These incredibly refined chatris dating back to the 18th Century at the Digambar Jain Bhattarak ji Ki Nasiya were established with the marble Pād-Chin by the bhattrak ( a designation for cladded saints from Digambar Jain sect from Southern India) in reverence of their Guru.
India (Punjab or Rajasthan), Mughal, 18th - 19th century
Gold, precious and semi-precious stones and pearls
Pictorial representations and literary accounts of jewelry from the Mughal era abound, for the wearing and appreciation of jewels and gems was considered an art in itself. The memoirs of Jahangir, for instance, record his decisions to wear certain pearls or rubies for important occasions, but the practice was not limited to royalty alone—travelers to India noted the quantity of jewelry worn by all members of society. Because very few of these pieces survive, most seventeenth-century jewelry is known only from paintings and written descriptions; extant pieces from the eighteenth and nineteenth centuries are much more numerous. This particular necklace, composed of diamonds, rubies, pearls, and imitation emeralds set in gold, might represent work for a new class of patrons, the British in India.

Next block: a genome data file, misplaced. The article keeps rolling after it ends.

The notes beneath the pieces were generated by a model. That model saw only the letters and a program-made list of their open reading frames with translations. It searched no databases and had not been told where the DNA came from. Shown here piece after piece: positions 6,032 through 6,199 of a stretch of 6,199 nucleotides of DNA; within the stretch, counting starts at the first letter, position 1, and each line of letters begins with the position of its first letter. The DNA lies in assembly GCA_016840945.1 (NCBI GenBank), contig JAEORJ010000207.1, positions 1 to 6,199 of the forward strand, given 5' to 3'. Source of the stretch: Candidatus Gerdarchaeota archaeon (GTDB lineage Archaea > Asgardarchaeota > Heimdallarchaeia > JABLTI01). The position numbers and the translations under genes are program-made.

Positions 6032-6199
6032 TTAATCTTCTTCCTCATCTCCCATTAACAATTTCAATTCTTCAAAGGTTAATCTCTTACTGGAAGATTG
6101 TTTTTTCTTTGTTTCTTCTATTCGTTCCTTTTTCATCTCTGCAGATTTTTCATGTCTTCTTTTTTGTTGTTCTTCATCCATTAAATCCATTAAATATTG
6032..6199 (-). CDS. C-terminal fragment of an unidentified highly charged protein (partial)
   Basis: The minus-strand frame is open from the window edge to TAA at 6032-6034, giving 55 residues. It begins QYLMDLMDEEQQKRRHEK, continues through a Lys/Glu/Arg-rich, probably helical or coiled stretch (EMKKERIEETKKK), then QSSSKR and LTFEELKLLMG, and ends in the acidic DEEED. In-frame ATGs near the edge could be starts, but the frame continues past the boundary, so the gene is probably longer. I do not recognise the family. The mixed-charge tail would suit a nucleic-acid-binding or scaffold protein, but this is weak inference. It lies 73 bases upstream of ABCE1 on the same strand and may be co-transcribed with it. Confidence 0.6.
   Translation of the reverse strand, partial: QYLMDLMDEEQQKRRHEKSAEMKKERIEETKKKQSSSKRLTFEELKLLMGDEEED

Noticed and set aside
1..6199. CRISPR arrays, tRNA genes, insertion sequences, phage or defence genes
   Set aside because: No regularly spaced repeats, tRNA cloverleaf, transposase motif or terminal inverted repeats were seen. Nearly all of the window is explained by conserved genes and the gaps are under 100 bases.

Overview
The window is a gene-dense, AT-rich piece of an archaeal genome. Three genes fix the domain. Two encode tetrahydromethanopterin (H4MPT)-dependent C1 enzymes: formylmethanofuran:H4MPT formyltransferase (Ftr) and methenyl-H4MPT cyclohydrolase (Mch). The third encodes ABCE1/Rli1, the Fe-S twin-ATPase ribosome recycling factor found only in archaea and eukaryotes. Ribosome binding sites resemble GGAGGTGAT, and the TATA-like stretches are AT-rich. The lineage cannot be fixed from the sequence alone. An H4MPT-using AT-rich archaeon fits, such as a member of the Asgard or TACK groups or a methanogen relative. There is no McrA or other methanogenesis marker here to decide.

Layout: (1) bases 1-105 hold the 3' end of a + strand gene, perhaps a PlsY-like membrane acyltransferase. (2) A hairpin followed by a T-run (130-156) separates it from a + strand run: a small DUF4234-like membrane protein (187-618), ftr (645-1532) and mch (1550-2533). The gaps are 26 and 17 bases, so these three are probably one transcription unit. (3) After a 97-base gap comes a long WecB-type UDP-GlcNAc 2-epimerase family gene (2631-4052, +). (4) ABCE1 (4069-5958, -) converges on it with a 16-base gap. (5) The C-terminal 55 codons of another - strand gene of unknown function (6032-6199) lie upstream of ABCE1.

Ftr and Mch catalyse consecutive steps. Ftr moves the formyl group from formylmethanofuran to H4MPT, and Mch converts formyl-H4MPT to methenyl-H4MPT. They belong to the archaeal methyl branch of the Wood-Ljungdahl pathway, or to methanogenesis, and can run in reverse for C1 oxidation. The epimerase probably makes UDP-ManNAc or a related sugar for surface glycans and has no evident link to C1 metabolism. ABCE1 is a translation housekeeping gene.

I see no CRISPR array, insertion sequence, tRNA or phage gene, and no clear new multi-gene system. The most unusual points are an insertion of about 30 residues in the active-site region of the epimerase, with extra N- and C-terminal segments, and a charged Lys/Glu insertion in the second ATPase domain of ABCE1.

I’ve mentioned before that I haven’t read any articles during Nueva España’s time, but it seems that one of the biggest problem in the Ph during the Spanish period was pirates.
I’ve noticed too that the usual solution when there is civil unrest was to send in the Catholic missionaries to appease the natives. I guess using religion to take advantage of a superstitious nation was a much better option than using violence.
Except in major cities, the priest is often the only European allowed to live in local communities. They have taken on a patriarchal role and the natives listen to and believe in everything they say (EVERYTHING), making them indispensable in the colony.